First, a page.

From the pages of my journal.....

Buffys First Days 

It was one of those all-day-downpouring rains - you know..... the kind you never choose to drive in!

The day Buffy, Eric and I first met, she was in a holding pen for euthanasia... they explained that, although she was only about a year old, she was too sick and ill-of-health to be adopted-out. That was why there was no card on the front of her kennel.

I'd stooped down to pet her with fingers put though the chain-link-fence gate. She was a tiny little thing so pitifully thin that you could count her ribs. She had a kennel-cough and was indeed quite ill. Our eyes locked and I felt such a rush of love for her, and compassion for the life of deprivation and suffering she had obviously led in her short time here earth. I wanted to give her more... show her that life was more than misery and desperation.

I asked to hold her and they said that I couldn't. Then, as I began to withdraw my fingers, she took hold of my finger in the gentlest of bites -[couldn't really be called a bite] - it was just a little "hold" as her eyes seemed to say to me, "I knew you would come, I was waiting for you... please don't leave me here!"

I had recently `lost' my little terrier mix, Tiki, and had left my name and number for the shelter to call me if they got a terrier-type of orphan in - and they had called me hours before, at my store.... and I closed early and Eric and I made the 35-minute drive to Winchester to see a terrier they'd received that day.

I felt as though my heart was breaking when I stood and we walked away from her! I could feel her eyes on my back burning through me to my very soul. She'd made just one tiny little whimper as I withdrew my finger from her gentle little `hold' and stroked her one last time. My heart was heavier with each reluctant step as we went further through the shelter to meet the `thoroughbred' terrier which was indeed a good choice for Eric and I.    It was all spunky and playful, clean and obviously in great condition..... We spent a few minutes trying to familiarize with the terrier - but all the while - my heart and soul were with the tiny little waif  forty feet behind us along the way.... Eric and I looked at each other and without a word, I knew that he was feeling exactly what I was feeling..... the waif  had already laid claim to us.

It took a bit of convincing to get them to let us take Buffy, (she did not actually have a name, having been born and survived without a home, the shelter had picked up the mother and several siblings after complaints from fast food restaurants of the group visiting and being a nuisance).   I pleaded to be able to at least try to bring her to health. I felt, with all my heart, that even if she was ill and dying, I wanted to give her a home, security, love and good things to eat in the time remaining her. I don't know how or why that happened as it did, but there was an immediate bond....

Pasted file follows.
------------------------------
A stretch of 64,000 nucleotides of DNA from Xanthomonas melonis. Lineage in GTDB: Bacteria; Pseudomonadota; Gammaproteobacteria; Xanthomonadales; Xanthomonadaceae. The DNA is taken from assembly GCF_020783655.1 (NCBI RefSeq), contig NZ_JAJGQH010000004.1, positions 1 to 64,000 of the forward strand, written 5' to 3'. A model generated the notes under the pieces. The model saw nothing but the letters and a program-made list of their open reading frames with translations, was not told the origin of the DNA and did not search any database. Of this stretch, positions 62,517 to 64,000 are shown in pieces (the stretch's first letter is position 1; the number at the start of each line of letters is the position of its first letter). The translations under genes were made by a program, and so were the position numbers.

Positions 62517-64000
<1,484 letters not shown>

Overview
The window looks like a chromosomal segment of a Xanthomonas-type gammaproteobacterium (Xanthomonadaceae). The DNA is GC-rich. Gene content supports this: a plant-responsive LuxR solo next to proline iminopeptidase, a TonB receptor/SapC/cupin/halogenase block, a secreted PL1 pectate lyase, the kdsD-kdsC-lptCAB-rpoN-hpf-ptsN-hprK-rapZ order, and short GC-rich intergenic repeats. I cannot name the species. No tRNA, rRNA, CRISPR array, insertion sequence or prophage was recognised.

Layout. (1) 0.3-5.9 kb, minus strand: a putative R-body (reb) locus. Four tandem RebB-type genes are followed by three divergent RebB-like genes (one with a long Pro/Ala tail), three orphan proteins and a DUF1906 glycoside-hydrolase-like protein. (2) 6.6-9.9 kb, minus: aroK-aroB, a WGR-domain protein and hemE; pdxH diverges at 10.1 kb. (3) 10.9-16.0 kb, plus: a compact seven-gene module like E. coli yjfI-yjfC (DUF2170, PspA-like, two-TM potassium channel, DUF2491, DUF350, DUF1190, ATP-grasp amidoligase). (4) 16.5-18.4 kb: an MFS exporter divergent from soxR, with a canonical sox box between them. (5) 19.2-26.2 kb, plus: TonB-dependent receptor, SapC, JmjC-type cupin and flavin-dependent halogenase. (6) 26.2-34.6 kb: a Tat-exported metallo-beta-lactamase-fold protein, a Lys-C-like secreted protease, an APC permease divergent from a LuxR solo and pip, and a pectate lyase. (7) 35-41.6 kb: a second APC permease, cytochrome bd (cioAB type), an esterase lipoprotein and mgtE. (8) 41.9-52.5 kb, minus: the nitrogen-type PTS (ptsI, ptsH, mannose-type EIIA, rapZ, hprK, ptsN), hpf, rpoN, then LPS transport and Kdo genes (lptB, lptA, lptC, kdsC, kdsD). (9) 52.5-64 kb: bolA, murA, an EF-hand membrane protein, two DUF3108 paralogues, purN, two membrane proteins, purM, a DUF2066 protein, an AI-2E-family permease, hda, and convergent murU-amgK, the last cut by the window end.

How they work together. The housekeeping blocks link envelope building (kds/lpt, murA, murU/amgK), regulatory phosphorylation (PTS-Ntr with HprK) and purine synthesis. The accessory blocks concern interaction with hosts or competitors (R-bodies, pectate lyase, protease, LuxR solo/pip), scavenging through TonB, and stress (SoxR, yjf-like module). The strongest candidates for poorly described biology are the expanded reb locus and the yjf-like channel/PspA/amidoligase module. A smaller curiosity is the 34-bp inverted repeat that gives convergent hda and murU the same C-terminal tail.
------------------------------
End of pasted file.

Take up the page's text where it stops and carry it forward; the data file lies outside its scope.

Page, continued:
I will always remember the well-intentioned remark made as I handed over the forms I'd filled out and the $35 fee - "Now remember, you can bring her back and exchange her if your vet advises that she is too ill to adopt or will be too expensive to fix. I sort of felt that the remark made her sound like a toaster from a pawn shop.

She was indeed, just a year old, confirmed the vet... and he also confirmed that she was not a good candidate as a pet and would have lifelong problems that would require not only the TLC - but $$$ as well, (from the obviously poor nutrition and conditions in which she grew up). Her teeth were loose and she would not even be able to chew until her condition improved...

In the beginning, we gave her soft things like scrambled eggs, cottage cheese, hamburger.... with added support like powdered vitamins and nutritional yeast. I rubbed and massaged her gums and teeth with herbal lotions to restore the tissues... and in a short while - she was much improved and on her way to that `better life' I'd longed to give her. *smiling* And I suppose that her extreme deprivations prepared her to love and appreciate life and her new home in ways that favorable circumstances prior to coming to live with us would not have prepared her for. That reminds me of what our own life-experiences have to do with how we will cherish our `other-life' when we enter into Eternity, having been prepared by suffering and deprivations here, we who have suffered greatly, will have been prepared to appreciate more greatly, all that we will have there......

More will be added here..... (unfinished, taking it from my journal)

Buffys' last days.... 

Written materials Nina Roberta Baker

Rainbow Bridge and other pet-loss writings

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